Latest: Teams to meet over ProTour dispute; Track world's warm-up in Manchester

The ProTeams will decide next week on their course of action in the UCI vs. organisers dispute, as P

The ProTeams will decide next week on their course of action in the UCI vs. organisers dispute, as P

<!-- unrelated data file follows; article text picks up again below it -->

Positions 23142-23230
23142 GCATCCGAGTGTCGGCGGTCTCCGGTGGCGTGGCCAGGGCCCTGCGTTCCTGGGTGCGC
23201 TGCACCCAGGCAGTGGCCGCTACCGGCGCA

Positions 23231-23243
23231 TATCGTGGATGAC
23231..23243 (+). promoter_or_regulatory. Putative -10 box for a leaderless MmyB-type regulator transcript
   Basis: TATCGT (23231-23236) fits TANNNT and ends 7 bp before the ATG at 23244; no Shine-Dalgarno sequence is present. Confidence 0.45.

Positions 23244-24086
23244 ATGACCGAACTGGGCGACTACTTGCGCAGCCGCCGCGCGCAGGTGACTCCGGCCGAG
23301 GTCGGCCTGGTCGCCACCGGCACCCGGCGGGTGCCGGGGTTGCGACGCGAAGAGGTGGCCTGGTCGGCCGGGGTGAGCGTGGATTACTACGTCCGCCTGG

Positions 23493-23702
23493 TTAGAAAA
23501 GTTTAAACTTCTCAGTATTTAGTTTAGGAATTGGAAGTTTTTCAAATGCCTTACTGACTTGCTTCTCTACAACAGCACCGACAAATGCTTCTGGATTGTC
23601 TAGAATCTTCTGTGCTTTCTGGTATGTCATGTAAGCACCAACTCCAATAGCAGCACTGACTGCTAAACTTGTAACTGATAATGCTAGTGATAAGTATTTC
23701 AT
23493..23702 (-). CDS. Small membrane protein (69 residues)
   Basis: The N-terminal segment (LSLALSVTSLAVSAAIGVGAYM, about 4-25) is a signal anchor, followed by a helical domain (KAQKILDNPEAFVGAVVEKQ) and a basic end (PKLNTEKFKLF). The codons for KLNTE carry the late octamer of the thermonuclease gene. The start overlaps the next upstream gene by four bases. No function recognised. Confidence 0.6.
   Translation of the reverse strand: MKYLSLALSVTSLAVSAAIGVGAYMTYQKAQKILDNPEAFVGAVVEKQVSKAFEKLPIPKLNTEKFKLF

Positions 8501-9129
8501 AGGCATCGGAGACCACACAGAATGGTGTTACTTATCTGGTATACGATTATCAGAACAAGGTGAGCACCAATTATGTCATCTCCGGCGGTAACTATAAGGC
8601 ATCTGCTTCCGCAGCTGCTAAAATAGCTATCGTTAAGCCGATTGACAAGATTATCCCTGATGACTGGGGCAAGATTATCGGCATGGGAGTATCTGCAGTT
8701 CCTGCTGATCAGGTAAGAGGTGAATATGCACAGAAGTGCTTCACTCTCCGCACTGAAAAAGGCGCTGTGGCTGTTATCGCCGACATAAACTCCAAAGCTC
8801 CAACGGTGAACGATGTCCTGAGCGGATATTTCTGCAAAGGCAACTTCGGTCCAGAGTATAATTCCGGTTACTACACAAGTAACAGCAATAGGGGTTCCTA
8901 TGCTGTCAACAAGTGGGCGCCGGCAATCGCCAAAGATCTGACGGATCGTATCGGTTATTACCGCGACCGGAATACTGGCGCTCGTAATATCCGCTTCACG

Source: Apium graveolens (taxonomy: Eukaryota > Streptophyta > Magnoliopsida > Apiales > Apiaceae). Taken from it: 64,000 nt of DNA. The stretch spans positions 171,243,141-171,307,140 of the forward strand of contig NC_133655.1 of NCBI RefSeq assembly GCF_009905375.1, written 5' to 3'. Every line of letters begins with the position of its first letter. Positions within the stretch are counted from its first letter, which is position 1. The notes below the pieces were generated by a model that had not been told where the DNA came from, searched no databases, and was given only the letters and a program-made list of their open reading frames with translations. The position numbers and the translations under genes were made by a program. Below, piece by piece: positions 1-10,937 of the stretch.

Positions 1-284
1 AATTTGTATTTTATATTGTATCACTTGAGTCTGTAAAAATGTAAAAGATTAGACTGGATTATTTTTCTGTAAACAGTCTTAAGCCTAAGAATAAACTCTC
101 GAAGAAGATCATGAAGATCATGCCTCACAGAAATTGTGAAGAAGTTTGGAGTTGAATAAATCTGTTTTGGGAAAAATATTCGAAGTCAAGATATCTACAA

PIC BY TDWSPORT.COM The sport of cycling is facing its biggest challenge in recent history, perhaps even greater than the doping problem: to resolve the dispute between the UCI and the grand tour organisers. The controversy surrounding Paris-Nice is pushing professional cycling towards a major split. And if the two organisations can't reach an agreement soon, then the teams will be forced to take sides. The International Professional Cycling Teams (IPCT) group will meet next Friday, March 2nd, to discuss a course of action. Up until now, the teams have always supported the UCI and the ProTour. But after the UCI asked all the ProTour teams not to take part in Paris-Nice because it breaks ProTour rules, the teams must now decide whether to stay loyal to the ProTour, or follow the media exposure and race in the prestigious classics and grand tours. There are plenty of teams willing to take their place if they decline to race. A number of ProTour teams were asked about their allegiance, and although many didn't want to take sides until after the March 2nd meeting, the French teams in particular leaned towards doing Paris-Nice. "We would like to go to Paris-Nice," said Ag2r team manager Vincent Lavenu to L'Equipe, and his comments were echoed by Franaise des Jeux manager Marc Madiot. Cofidis team manager Eric Boyer was also clear: "Our teams, our sponsor, and above all, our riders want to be there to race. We will not let ourselves be taken hostage in a conflict between the UCI and the organisers." Boyer added that he did not interpret the letter from the UCI that was circulated to the teams on Wednesday as a "formal order" not to race. "If a team that races Paris-Nice will lose its licence, then that would be the end of the ProTour," said Boyer. The Belgians were undecided, but did not come out in overwhelming support of the UCI. IPCT president and Quick.Step team manager Patrick Lefvre was quoted by Sporza as saying, "What I think of the attitude of the UCI, I'll keep to myself for the time being. After the meeting, I will say more." Johan Bruyneel (Discovery Channel manager) said, "Hopefully, we will work out something during the meeting. ASO and the UCI have every reason to negotiate like this, but of course this doesn't create a nice situation." "We don't want to take a position with the team yet," said Predictor-Lotto's spokesman Filip Demyttenaere. "Let's wait for next week's meeting."'s team manager Koen Terryn has no reason to side with the organisers, as his team has not been invited to any of their races. "After the meeting, we will see how great the solidarity is in the cycling world," he said. "The future of cycling is at stake. "If people want to completely destroy the ProTour, we will turn the clock back 20 years. Don't throw the baby out with the bathwater, but keep it, so that everyone will benefit from it. The UCI is showing its colours now. It's a bit late, but it's better than nothing." Rabobank's Theo De Rooij told Tuttobiciweb, "We do not want to boycott Paris-Nice or other races ... An important point is that the UCI is the trustee of the regulations and has the task of managing bicycle racing. At this stage, the team managers can't wait for the next move between the UCI and ASO. We are starting to feel the need for a common strategy." In Germany, T-Mobile's Rolf Aldag was one of the few to align with the ProTour: "we support the ProTour and the UCI as the neutral authority of cycling" but his Gerolsteiner-counterpart, Hans-Michael Holczer, wasn't so sure. "I'm amazed at the intensity with which both sides are fighting each other," Holczer was quoted by as saying. "Yesterday evening, my colleagues and I met [in California] and we talked about the situation for a long time. We are helpless as to what happens. Previously it was given that this type of 'Berlin-Status' was the status quo. But now the fuse has been lit under the dynamite." National federations could tip balance A breakaway league led by the national federations is one possibility if the dispute fails to resolve itself. The French federation is cooperating with the Paris-Nice organisers to ensure that the race is run according to proper rules. But it also doesn't want this to be an ongoing problem. The Spanish, Belgian and Italian federations may soon be asked by the organisers to run the major races as national events, la the FFC. Belgian cycling federation boss Tom Van Damme told Het Nieuwsblad, "The UCI is playing a dangerous game. Instead of stubbornly holding firm, all the concerned parties would be better off seeking a compromise. As the BWB, we offered to mediate in a debate between the UCI, ASO and the teams. That didn't happen. It's disappointing, because such a discussion is necessary now more than ever." But if ASO asked the Belgian federation to assist in the running of Lige-Bastogne-Lige, what would Van Damme do? "As national federations, we are obliged to protect our organisations. I am not saying that we would say yes. We would examine the question, together with our colleagues from France, Italy and Spain." Track world cup as warm-up for world's The Manchester track world cup, which takes place between Friday, February 23rd and Sunday, February 25th, will be an important form tester for riders aiming at the world track championships in Mallorca at the end of the March. Four reigning Olympic champions - Chris Hoy, Bradley Wiggins, Ryan Bayley and Anna Meares - gave their thoughts on the event at a pre-race press conference in Manchester on Thursday. Britain's Chris Hoy said, "It's quite a big weekend for me in terms of the volume of racing with the kilo on Friday, the sprint on Saturday and the team sprint and Japanese Keirin on Sunday. The results are important but it is also a sort of dress rehearsal for the world championships." Hoy's compatriot Bradley Wiggins was sporting a black eye and seven stitches after having an accident on the rollers last week. "I was training last Thursday and the towel got caught in the front wheel and it catapulted backwards at quite a speed," he said. "There was a danger that I might not be able to ride this weekend as I had quite a nasty gash at the time but things seemed to heal quite quickly over the weekend ... It would have been a shame to miss the world cup in Manchester." Wiggins will race in the men's 4000m individual and team pursuits. Double Olympic medallist Ryan Bayley wants to secure his spot on the Australian team for the world's. "I am pretty sure that we have got enough spots but I would rather do it on my own merits," he said. "I will be riding the sprint and the team sprint and then the JKA Keirin on Sunday. All of the best sprinters in the world are here for that and I am looking forward to it. It's always a hard race." Finally, Anna Meares has a change of partner in the women's team sprint and won't be riding with her sister Kerrie. "Kerrie is at home in Adelaide," said Anna. "I will be riding the team sprint with Kristine Bayley. Kerrie hasn't done a qualifying time to ride for the Australian team at the world championships yet and she has until Sunday to do it, and then it will be between Kerrie and Kristine who rides at the world's in the team sprint." The current 500m time trial record holder had considered a new record attempt on the super-fast Manchester track. "I am tempted," she said. "But I just feel that there is no need for me to ride another 500 until the world champs. I am chasing the rainbow jersey this year for that event particularly. I just don't think it is necessary to really push myself after some tough competitions and a thirty-hour flight because I can write myself off after two laps. I don't want to do that with four weeks to go to the world championships." More information: Got a comment? Discuss this in the Procycling forum. What else is new? Check out the Procycling blog.